Letter and number script mix-ups harming patients

June 16, 2014

The Institute for Safe Medication Practices (ISMP) recently warned about alphanumeric symbol mixups, particularly in handwritten scripts, which have led to medical errors.

The Institute for Safe Medication Practices (ISMP) recently warned about alphanumeric symbol mix-ups, particularly in handwritten scripts, which have led to medical errors.

“These alphanumeric symbols (letters and numerals) work well most of the time when used to communicate information. However, problems may arise during written or electronic communication because of similarities in appearance of the alphanumeric symbols we use,” ISMP wrote in the June 5, 2014, issue of ISMP Medication Safety Alert!

For example, the lowercase letter “l” can look exactly like the numeral “1”. The uppercase letter “O” looks like the numeral “0”.

Cursive writing is most susceptible to illegibility and carries the greatest potential for errors, as the various symbols often lack distinctiveness, ISMP wrote.

For example, a nurse misread an order for 2 mg of Amaryl (glimepiride) as 12 mg. The lowercase “l” at the end of the brand name, along with insufficient space between the last letter of the drug name and the dose, led the nurse to misread the dose as 12 mg, according to ISMP. Fortunately, the pharmacist processed the order correctly as 2 mg, and the error was detected when the nurse called to question why only 2 mg was dispensed.

 

In a much more serious case, a physician documented a handwritten null sign next to a dose prompt for a basal rate on a patient-controlled analgesia order form. Two nurses misread the null sign as the number four, so the patient received a basal infusion of morphine 4 mg/hour and became unresponsive. “The patient was found in cardiac arrest; resuscitation efforts ensued but the patient suffered anoxic brain injury,” ISMP wrote.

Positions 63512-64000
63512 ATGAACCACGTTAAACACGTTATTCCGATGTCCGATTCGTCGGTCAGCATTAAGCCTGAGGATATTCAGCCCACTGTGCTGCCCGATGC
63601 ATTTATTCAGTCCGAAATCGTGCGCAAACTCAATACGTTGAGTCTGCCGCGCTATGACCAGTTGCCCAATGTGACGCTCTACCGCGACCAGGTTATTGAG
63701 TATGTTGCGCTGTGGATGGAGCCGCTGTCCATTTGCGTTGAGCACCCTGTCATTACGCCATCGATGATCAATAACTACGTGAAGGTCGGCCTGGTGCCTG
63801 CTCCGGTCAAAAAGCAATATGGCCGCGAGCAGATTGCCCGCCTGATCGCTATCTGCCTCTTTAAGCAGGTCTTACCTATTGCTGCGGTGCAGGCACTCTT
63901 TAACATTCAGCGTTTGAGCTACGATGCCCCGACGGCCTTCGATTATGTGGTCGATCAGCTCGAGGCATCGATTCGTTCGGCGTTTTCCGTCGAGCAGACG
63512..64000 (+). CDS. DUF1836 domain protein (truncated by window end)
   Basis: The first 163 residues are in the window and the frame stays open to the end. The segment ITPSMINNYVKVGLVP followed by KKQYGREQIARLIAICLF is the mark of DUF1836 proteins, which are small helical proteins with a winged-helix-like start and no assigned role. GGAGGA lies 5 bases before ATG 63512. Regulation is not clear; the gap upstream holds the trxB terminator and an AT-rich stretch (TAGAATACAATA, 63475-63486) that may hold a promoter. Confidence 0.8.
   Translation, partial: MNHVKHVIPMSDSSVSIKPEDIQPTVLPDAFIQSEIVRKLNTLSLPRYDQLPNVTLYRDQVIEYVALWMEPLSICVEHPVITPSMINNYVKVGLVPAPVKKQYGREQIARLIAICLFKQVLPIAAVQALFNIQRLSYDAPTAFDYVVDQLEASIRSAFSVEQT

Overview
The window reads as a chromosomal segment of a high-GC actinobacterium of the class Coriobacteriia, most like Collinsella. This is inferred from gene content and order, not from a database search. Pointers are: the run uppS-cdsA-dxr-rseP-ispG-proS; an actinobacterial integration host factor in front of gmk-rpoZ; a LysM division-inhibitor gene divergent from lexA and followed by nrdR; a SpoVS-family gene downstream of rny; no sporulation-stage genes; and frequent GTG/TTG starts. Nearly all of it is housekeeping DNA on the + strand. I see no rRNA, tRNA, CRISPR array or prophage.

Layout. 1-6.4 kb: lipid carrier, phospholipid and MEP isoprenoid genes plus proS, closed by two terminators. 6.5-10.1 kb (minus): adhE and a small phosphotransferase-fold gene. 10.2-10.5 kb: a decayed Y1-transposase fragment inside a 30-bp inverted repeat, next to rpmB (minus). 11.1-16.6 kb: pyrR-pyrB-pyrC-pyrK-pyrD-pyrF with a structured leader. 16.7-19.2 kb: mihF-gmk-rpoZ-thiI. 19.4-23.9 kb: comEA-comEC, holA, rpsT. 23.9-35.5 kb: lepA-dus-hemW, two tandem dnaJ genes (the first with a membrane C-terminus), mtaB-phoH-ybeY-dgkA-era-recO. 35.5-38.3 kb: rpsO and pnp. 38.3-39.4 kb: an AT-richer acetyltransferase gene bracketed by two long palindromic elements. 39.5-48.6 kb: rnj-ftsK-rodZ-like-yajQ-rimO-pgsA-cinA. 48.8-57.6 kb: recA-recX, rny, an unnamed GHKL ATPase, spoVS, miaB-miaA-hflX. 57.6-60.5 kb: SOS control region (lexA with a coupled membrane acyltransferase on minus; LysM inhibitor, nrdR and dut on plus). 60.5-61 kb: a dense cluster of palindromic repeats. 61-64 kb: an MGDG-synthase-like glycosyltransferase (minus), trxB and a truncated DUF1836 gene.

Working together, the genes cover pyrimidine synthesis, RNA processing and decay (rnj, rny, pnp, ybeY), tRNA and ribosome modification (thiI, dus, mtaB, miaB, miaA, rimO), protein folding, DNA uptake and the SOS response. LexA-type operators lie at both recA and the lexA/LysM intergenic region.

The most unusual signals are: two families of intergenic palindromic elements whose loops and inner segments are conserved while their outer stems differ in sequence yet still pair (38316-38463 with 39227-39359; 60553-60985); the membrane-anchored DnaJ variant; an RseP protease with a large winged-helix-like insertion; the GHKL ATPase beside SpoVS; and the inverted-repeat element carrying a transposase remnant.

After an investigation of the event, it was discovered that several other orders with a null sign revealed that the symbol could be mistaken as a 4 or 9, especially if the tail of the slash mark through the circle is long, or a 6, especially if the circle is not closed above the slash mark through the circle.

While electronic medical records, computer-generated or electronic medication administration records, and computerized prescriber order entry can overcome many alphanumeric mixups; even these may not prevent confusion. “For example, a clearly typed prescription for 25 mcg of Levoxyl (levothyroxine) could still be misread as 125 mcg if it appears without proper spacing as Levoxyl25 mcg, especially since both strengths are available for this medication,” ISMP wrote.